As state officials begin to decipher Washington's spending reduction deal, it's clear that federal aid to states for certain programs will take a hit over the next decade. But it will be a while before they know exactly which programs and how big a hit.
That's because the deal, which the U.S. House passed Monday night (August 1), leaves a lot of choices hanging into the future. It calls for $917 billion in deficit reduction over 10 years by setting caps on discretionary spending. But exactly how to meet those caps — and what funds to states might be cut — is a question for Washington to answer another day. Also undetermined is how much a joint congressional committee charged with finding another $1.5 trillion in deficit savings would cut from aid to states.
So for states, which have been waiting anxiously to see whether the federal government would soon begin defaulting on its payments, there is relief — but also more waiting ahead.
John Nixon, budget director in Michigan, says his state has been preparing for the prospect of big federal cutbacks for a while, by examining programs that rely heavily on federal funding in hopes of finding efficiencies. "We've always known that big reductions were coming," he said Monday. "Now, it's just a matter of figuring out where they're going to come and how quickly. But from a state-level perspective we're thrilled to see a deal."
In New Jersey, Republican Governor Chris Christie chided Congress and President Obama for taking so long to reach an agreement at a press conference on Monday. "I think we have to look at the specifics of it as to whether it's going to be a good deal for the states or not," he said
. "Here's what I'm happy about: They finally did something. I don't know, I'm like most other citizens of this country who are sitting around saying, you know, what the hell are they doing down there?"
Among the biggest concerns for states was — and remains — the fate of Medicaid, the joint state-federal health insurance program serving more than 60 million poor Americans. That's because Medicaid is generally the biggest item in state budgets. In the short term, the debt deal appears to spare Medicaid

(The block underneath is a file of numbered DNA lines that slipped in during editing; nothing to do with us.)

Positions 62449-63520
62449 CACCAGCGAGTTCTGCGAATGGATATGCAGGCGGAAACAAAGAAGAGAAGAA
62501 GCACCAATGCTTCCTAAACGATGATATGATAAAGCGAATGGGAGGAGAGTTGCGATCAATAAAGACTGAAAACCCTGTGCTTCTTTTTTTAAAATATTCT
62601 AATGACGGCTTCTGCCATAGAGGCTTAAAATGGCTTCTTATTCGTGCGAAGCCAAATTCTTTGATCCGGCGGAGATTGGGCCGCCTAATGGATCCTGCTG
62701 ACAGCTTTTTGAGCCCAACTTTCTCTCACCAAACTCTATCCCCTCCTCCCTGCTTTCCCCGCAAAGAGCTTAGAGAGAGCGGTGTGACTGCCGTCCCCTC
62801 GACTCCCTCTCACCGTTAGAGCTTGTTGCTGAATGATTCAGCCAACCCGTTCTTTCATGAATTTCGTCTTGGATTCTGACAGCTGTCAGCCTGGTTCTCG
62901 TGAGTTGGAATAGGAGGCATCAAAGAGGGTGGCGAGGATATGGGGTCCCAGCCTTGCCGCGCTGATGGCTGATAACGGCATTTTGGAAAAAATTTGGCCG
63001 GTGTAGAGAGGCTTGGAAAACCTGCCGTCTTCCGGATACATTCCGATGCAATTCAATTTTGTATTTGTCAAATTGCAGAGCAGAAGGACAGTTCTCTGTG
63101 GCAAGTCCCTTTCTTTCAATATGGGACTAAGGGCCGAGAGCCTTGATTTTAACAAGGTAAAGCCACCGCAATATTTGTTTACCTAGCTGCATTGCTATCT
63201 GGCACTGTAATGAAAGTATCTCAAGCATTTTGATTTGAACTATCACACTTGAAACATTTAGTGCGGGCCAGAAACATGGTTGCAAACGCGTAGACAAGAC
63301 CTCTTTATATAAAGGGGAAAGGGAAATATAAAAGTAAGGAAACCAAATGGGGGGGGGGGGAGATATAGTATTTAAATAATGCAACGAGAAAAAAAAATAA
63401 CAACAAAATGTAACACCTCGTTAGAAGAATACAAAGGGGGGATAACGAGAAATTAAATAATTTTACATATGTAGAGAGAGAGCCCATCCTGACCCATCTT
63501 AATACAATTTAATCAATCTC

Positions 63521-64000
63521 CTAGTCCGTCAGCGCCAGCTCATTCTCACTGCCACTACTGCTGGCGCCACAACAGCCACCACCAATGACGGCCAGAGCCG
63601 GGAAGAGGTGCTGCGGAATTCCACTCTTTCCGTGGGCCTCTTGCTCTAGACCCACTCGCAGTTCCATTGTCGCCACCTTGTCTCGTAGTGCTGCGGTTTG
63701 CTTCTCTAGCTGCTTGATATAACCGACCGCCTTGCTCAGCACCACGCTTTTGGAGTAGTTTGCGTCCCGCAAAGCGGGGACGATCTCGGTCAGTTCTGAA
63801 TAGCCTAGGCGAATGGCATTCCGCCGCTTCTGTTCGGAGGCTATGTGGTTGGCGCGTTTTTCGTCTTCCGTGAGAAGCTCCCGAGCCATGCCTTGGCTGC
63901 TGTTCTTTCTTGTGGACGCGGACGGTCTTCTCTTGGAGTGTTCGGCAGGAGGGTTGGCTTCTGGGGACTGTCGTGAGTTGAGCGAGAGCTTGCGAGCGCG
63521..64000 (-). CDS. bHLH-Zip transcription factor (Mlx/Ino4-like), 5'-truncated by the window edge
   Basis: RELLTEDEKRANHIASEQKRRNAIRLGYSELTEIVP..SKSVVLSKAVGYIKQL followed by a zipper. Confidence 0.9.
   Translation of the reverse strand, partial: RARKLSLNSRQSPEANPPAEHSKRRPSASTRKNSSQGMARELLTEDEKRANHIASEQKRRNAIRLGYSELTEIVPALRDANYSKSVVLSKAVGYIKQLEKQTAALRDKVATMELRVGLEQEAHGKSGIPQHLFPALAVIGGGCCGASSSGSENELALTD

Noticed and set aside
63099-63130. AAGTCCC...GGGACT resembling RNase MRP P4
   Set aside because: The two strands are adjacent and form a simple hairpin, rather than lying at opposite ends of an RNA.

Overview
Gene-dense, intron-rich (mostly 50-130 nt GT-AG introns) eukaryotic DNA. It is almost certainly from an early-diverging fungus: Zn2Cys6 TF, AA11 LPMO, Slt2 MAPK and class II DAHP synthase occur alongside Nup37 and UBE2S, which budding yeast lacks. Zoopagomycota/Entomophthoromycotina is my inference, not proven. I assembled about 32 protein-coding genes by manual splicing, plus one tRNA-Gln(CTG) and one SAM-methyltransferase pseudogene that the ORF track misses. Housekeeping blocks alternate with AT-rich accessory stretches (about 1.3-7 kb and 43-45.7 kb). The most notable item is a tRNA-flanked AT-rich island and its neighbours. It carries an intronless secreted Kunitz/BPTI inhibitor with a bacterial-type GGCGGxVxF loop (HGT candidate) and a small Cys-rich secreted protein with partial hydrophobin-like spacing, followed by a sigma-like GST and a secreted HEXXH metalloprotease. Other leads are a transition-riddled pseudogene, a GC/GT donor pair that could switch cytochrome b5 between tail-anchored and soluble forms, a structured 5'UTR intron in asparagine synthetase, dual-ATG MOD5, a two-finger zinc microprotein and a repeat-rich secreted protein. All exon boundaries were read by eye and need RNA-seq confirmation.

from immediate cuts in federal support. What's more, Medicaid was specifically exempted from a "trigger" mechanism that would reduce spending automatically if the special congressional committee does not achieve its deficit-reduction goals.
Still, some governors are worried that deep cuts to Medicaid could be an outcome of the committee's work. Connecticut Governor Dan Malloy, a Democrat, told reporters Monday
that cuts made to Medicaid after 2013 could be "devastating" to his state and others. Most states already are being squeezed by Medicaid, with enrollments rising because of high unemployment and a sputtering economy.
Another area state officials are watching is transportation. Although no specific infrastructure cuts were outlined in the debt deal, discretionary spending is expected to be slashed as a result of it, and federal money for highways, roads and bridges could be among the biggest targets.
At the very least, investments that the Obama administration hoped to make in infrastructure are likely to be scaled back or eliminated. For instance, Obama earlier this year pitched a $32 billion competitive grant program for states
that update their transportation policies by, among other things, cracking down on distracted drivers. But with such a big price tag, the idea could fall victim to the debt deal's required budget cuts.
In the long run, a large number of state programs funded with discretionary federal dollars could be at risk of cutbacks or elimination. Discretionary funds help to pay for a wide range of state activities in the areas of education, housing, criminal justice and community development. In total, states rely on the federal government for one of every three dollars in their budgets. Roughly one-third of that amount comes from discretionary funding sources. Some wanted more cuts
Some tea party-backed governors complained the deal in Washington did not sufficiently restrain spending. "They have not cut enough," Florida Governor Rick Scott said at a press conference on Monday. "The federal government's got to live within its means …. If we don't, there's a day of reckoning at some point."
Nikki Haley, South Carolina's Republican governor, echoed that sentiment. She posted on her Facebook page, "From a governors perspective, the latest DC compromise does not freeze spending, does not require that DC balance the budget, and still keeps us in jeopardy of being down graded. It's not a time to celebrate but a time to get serious about the results we produce for the good of our country."
The most common response from state officials on Monday, however, was to play wait-and-see. In Delaware, Democratic Governor Jack Markell said he will be watching carefully to see what the long-term impact will be on social programs, where costs can easily be shifted to the states. "The broad outlines of the federal deal are becoming clear, but there are a lot of details that still need to be worked out," says Brian Selander, chief strategy officer for Markell. "It's those details that make the business of governing complicated."